Right from the pun-filled title, Fine-Tuned promises a fun ride. You play Troy Sterling, a wannabe dashing hero who charges around the 1910 countryside in his trusty automobile - and Miss Melody Sweet, a struggling but talented opera singer. The point-of-view switches in each chapter as the plot continues.
The opening chapter as Troy is brilliant. The narrative voice is fun, it's fairly intuitive what actions to take, and I found myself becoming more and more sympathetic towards our dashing but not entirely bright hero. The second chapter, as Melody, is where the puzzles really begin, but also where it gets much less fun. You have no clear goal, so you're forced to blindly experiment, and Melody's point-of-view is much less interesting. Of course, I favour narrative over puzzles, so some may prefer the puzzly sections. The puzzles themselves were interesting, but not terribly complex. (Spoiler - click to show)Most involve utilising Melody's talent as an opera singer in some way; breaking the jars was the most amusing instance.
Fine-Tuned's biggest problem is the fact that it's unfinished. The game ends (Spoiler - click to show)right before the final showdown with a rather anticlimactic message, which is frustrating. If you don't like playing unfinished games, I'd recommend that you stay well clear until the final chapters are released.
The game could certainly use some polish on the later chapters (and an actual conclusion), but is otherwise very entertaining. I'm rating it only a four because it was incomplete, but it's still a piece of IF that will appeal to fans of both narrative and puzzles.
Fine-Tuned is a fun games that takes you back to the 1920 era where you drive around in an old automobile. A passenger named Aloysius who helps you throughout your journey. You earn points by accomplishing many different tasks. This can range from just being able to start the car, dropping off a letter, or traveling to a new destination to help someone. The characters always have something to say, which adds to depth of the story. There is a lot of detail to the story and you have to do everything just like you were actually driving. For instance, every time you stop or go you have to release the parking brake. The game starts off pretty easy with points being earned for simple tasks like putting on a hat and then gets harder as you go. This eases you into the game and allows the player not to get frustrated when things become harder. I also never encountered any bugs in the game. On top of this the story flows very well and was logical. So if you like automobiles and travel along the country side, you will love Fine-Tuned.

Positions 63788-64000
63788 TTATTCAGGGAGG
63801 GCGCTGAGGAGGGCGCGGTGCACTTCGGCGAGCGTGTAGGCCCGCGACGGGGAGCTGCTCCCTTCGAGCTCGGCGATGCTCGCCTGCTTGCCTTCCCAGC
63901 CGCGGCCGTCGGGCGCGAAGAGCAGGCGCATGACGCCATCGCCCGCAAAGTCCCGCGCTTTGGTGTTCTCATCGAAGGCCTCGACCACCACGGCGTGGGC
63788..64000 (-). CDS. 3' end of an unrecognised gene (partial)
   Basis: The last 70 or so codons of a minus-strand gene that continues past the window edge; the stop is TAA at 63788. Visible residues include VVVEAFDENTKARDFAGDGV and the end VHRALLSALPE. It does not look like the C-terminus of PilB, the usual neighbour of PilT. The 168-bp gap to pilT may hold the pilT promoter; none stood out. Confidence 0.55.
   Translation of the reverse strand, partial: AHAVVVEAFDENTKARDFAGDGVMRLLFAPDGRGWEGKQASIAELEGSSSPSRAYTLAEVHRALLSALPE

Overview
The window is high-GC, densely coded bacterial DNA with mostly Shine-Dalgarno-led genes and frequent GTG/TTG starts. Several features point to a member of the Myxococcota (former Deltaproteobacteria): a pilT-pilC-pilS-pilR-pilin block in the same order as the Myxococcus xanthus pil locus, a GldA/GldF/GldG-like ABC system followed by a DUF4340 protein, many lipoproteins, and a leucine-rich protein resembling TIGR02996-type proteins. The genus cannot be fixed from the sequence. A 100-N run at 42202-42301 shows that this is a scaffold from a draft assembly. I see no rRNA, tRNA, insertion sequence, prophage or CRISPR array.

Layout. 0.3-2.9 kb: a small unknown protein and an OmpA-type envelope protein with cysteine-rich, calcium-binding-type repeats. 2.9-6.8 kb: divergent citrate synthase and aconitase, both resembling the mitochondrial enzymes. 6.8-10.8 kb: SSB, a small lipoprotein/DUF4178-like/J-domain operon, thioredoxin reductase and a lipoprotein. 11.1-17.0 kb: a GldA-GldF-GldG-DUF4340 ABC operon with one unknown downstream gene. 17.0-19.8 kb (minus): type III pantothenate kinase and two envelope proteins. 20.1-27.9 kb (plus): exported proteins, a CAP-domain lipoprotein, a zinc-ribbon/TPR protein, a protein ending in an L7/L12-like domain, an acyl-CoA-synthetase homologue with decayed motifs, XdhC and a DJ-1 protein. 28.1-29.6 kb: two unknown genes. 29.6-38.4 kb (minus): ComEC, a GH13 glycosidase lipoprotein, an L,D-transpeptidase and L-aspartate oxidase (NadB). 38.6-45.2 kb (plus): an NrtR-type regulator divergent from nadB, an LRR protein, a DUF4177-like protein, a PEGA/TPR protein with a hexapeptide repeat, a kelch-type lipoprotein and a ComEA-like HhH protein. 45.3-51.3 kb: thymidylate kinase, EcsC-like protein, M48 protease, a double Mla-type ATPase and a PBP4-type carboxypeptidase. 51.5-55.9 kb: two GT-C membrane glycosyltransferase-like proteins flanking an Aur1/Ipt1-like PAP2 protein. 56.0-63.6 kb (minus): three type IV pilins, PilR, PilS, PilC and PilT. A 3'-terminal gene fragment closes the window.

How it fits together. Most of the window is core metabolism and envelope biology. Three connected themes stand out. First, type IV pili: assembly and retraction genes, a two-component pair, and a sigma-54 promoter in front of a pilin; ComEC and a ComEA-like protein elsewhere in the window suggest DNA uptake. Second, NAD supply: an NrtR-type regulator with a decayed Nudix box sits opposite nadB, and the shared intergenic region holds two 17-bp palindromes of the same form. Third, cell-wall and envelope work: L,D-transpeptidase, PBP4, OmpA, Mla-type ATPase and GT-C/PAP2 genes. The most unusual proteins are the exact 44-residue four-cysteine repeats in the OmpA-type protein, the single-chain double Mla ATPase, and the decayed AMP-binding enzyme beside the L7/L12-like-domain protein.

Fine-tuned is a well-polished and lengthy comedy game, in which you play two characters. The first is a strong but dim motorist, possessing an early automobile. The second is a young opera star with perfect pitch.
The game opens with a few cheerful, comedic scenes that are largely led by the hand in an entertaining way. Then the game opens up into a more free, more linear area.
I used the walkthrough by this point, and stuck with it. It seems like some parts would be quite hard to guess on your own.
This game is very well put-together and enjoyable. Recommended.
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This is version 9 of this page, edited by Edward Lacey on 7 April 2013 at 5:57am. - View Update History - Edit This Page - Add a News Item